We started our exploration of “Canada: Then” by looking at how early European settlers transitioned from their country to the frontier, and considered the challenges they would have faced.
To help our students imagine this, we read literature told from the perspective of a young Canadian pioneer child, other nonfiction texts, participated in drama activities, and cooked pioneer food, i.e., traditional European peasant food.
We researched information about the settlements, clothing they would have worn, food they would have eaten and what their daily life would have been like.
All of this was then compared to our current life.
We applied our numeracy skills in context to think about weight of supplies they would have needed and how many kilograms of food they would have needed to survive.
As part of our culminating project, we presented an area of interest to the class.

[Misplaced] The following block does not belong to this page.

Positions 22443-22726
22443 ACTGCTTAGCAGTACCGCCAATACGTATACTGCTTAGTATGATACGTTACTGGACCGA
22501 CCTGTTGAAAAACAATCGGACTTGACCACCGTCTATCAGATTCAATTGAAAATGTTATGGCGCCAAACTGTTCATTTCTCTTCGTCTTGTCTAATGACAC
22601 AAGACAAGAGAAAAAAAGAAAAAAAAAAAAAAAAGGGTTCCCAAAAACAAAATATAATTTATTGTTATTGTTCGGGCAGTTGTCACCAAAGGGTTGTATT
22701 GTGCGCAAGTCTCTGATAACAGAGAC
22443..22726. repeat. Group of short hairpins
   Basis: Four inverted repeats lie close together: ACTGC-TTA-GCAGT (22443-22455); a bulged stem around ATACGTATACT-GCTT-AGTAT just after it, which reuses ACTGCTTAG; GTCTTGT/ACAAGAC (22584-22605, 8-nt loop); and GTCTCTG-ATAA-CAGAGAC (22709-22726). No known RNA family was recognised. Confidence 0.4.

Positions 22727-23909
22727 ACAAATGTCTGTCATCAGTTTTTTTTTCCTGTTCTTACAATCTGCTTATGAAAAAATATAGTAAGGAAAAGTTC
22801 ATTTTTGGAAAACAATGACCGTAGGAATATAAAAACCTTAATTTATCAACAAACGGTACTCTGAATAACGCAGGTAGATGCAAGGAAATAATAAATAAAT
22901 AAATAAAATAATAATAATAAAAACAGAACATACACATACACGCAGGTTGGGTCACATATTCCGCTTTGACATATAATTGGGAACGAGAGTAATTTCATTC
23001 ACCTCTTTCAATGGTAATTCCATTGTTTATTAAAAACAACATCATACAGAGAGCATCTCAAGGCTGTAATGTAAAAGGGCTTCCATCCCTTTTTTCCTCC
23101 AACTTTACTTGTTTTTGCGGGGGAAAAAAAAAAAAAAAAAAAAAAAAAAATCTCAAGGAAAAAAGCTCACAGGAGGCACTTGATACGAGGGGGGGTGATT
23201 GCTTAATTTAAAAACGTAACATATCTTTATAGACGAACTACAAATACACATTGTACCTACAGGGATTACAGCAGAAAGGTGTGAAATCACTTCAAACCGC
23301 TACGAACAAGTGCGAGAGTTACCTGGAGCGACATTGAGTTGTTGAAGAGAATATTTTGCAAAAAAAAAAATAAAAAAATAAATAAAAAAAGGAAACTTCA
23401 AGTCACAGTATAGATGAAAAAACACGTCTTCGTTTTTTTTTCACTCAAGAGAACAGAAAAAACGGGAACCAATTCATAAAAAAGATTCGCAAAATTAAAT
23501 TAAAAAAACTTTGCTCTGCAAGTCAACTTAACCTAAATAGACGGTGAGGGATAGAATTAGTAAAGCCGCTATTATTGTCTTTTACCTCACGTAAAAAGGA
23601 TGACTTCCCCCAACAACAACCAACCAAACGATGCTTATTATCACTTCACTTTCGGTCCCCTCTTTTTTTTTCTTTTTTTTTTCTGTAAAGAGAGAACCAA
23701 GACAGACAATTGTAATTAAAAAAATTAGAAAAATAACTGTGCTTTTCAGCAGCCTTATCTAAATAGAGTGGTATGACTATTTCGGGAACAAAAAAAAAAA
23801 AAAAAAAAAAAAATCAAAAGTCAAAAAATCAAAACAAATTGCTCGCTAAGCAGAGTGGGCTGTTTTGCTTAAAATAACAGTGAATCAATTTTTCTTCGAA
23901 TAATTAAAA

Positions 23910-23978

The latter part of our “Canada: Then” theme focused on the past discriminatory government policies and actions, specifically the residential schools, Japanese internment camps, use of minority groups for physical labour and the expansion of the CPR, and the Chinese Head Tax.
As a whole group, we read the novel “Fatty Legs”, true story of an Inuit girl’s experience in a residential school.
We then went on to read several picture books about residential school, as well as Chinese railway workers, and Japanese internment camps.
We used diary entries, one from a Chinese railway worker in the Canadian west, and a Japanese-Canadian girl from East Vancouver whose family was sent to an internment camp to help us create a short graphic novel depicting the discrimination they would have faced.
This group project required us to collaborate, summarize a story, synthesize our understanding of the problems past immigrants would have faced, take on the perspective of these people through drama, and be able to present our understanding.